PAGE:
We believe our emulsification approach is simple, scalable, and applicable to a wide range of materials systems. Our method provides control in tuning the dispersion size and polydispersity of nanoscale emulsions, while maintaining long-term stability. This technique may be further extended to formulate complex emulsions (e.g., w/o/w or o/w/o emulsions). Our approach may provide insights in the fields of colloids and self-assembly, with the potential to broadly impact the pharmaceutical, cosmetics, and processed foods industries.
Liquids used in the current study
The oil used in the current study was dodecane (ρo = 750 kg m−3, no~1.42, γoa~25.4 mN m−1, μo~1.485 mPa s, MP = −10 °C). Here ρo, no, γoa, μo, MP denote density, refractive index, surface tension, dynamic viscosity, and melting point of the oil, respectively. The surfactant used in the study was Span 80 (mol. wt. = 428.6 g mol−1, HLB = 4.3). All chemicals were purchased from Sigma-Aldrich.
Interfacial tension measurements and CMC estimation
The interfacial tension between water and oil-surfactant solutions was measured using the pendant drop technique on Ramé-Hart goniometer (Model 500). Solutions were prepared by mixing oil and different concentrations of surfactants. The solutions were then transferred to quartz cuvettes for measurements. After injecting a water droplet in the cuvette through a hydrophilic needle, interfacial tension of water was recorded through the Ramé-Hart software. For a given surfactant concentration, surfactant adsorption at the oil/water interface resulted in steady decrease of interfacial tension to a final value after a finite adsorption time. This final value of interfacial tension was used to obtain the dependence of interfacial tension on surfactant concentration. The CMC of the surfactant was defined as the minimum surfactant concentration beyond which the interfacial tension value became relatively steady.
Apparatus for performing condensation
A container with thermally conductive bottom plate (made of copper) and thermally insulating-hydrophobic rim (made of teflon) was fabricated for holding the liquids. The sample container was filled with 8 ml of oil-surfactant solution and then directly placed on a peltier cooler (TE Tech CP-061) within a humidifying chamber. The humidifying chamber was fitted with a humidity sensor (Sensirion SHT71) to monitor the temperature and humidity levels inside the chamber. The humidity chamber also served the function of preventing surface flow of the solution due to room air convection. The entire set-up was then placed under the microscope (Zeiss Axio Zoom.V16) for direct visualization of condensation phenomenon. A ‘Plan APO-Z 1.5’ lens along with an analyzer were used for obtaining images at magnification of ×260. The videos were recorded using Nikon D-800 camera in video recording mode at 1920 × 1080 size and 30 fps. For initiating condensation on the oil-surfactant solution, the peltier temperature was lowered below the room temperature (25 ± 1 °C) to a temperature of 2 ± 1 °C at a rate of ~5 °C/min. The humidity in the chamber was consistently measured at 75–80% signifying dew points of 13 ± 1 °C. The condensation time refers to the time the oil reservoir was maintained on the peltier, once the peltier temperature reached 2 ± 1 °C. The sample was immediately removed from the peltier after the water vapor had been condensed for the prescribed time (2, 10, or 30 min) to prevent any further condensation.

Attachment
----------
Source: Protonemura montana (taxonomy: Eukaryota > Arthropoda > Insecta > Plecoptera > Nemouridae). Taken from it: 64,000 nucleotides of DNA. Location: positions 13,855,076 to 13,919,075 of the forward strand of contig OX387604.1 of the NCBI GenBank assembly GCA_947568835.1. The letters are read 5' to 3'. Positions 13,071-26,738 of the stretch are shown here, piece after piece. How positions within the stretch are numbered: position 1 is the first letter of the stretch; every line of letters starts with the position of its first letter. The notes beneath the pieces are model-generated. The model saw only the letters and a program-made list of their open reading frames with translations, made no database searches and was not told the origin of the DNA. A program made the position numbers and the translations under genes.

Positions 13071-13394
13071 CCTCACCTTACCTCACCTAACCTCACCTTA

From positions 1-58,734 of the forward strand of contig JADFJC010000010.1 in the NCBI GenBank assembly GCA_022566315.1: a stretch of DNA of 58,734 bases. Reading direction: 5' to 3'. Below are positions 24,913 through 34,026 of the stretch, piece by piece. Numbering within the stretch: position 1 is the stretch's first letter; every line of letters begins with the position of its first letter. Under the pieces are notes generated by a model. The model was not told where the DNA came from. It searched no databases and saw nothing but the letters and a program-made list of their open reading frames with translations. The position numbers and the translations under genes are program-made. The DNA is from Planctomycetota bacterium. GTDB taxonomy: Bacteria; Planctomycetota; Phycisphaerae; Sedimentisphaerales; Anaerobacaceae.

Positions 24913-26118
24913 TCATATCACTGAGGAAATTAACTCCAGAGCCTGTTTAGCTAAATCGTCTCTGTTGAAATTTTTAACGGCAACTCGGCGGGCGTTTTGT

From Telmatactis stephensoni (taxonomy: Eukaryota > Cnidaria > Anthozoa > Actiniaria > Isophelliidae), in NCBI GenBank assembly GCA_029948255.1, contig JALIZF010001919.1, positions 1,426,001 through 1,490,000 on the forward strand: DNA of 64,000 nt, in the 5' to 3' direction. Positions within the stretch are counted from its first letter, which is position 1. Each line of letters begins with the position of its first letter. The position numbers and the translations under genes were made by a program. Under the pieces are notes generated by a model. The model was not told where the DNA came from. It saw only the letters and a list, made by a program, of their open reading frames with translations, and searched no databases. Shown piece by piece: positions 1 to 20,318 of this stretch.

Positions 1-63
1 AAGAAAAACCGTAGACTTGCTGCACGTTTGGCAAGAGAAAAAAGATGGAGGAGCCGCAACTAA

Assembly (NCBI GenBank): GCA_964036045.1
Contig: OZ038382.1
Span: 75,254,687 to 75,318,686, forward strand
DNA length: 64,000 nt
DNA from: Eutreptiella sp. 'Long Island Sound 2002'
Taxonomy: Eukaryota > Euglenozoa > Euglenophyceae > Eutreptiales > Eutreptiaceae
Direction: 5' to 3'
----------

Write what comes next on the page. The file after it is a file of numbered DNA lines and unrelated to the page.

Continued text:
Optical microscopy was used to characterize the emulsion sizes for the cases where the droplet sizes were microscopic in size ranges. Videos were analyzed for droplet size estimation using ImageJ software. Emulsions with sizes below the optical detection limit were characterized using dynamic light scattering (DLS) at room temperature. DLS measurements were performed using DynaPro NanoStar, capable of identifying droplets in the size range of 0.2–2500 nm hydrodynamic radius. For a single sample, three different sample volumes were extracted. DLS measurements were acquired 10 times for each sample volume. From the DLS data, the droplet size and polydispersity of the solution were obtained.
All raw data for DLS measurements are provided as graphs in the Supplementary Information and may be provided in numerical form in a spreadsheet upon request.
Publisher's note: Springer Nature remains neutral with regard to jurisdictional claims in published maps and institutional affiliations.
We thank the MIT Energy Initiative for financial support. I.F.G. is grateful for support from the NSF Graduate Research Fellowship Program. S.A. thanks the Society in Science—Branco Weiss Fellowship for financial support. The Biophysical Instrumentation Facility for the Study of Complex Macromolecular Systems (NSF-0070319) is gratefully acknowledged. We thank Dr. Arindam Das for his help with fabricating the sample container and Mr. Hassan Bararnia for assistance with DLS measurements (Supplementary Figs. 5, 6).
Open Access This article is licensed under a Creative Commons Attribution 4.0 International License, which permits use, sharing, adaptation, distribution and reproduction in any medium or format, as long as you give appropriate credit to the original author(s) and the source, provide a link to the Creative Commons license, and indicate if changes were made. The images or other third party material in this article are included in the article’s Creative Commons license, unless indicated otherwise in a credit line to the material. If material is not included in the article’s Creative Commons license and your intended use is not permitted by statutory regulation or exceeds the permitted use, you will need to obtain permission directly from the copyright holder. To view a copy of this license, visit http://creativecommons.org/licenses/by/4.0/.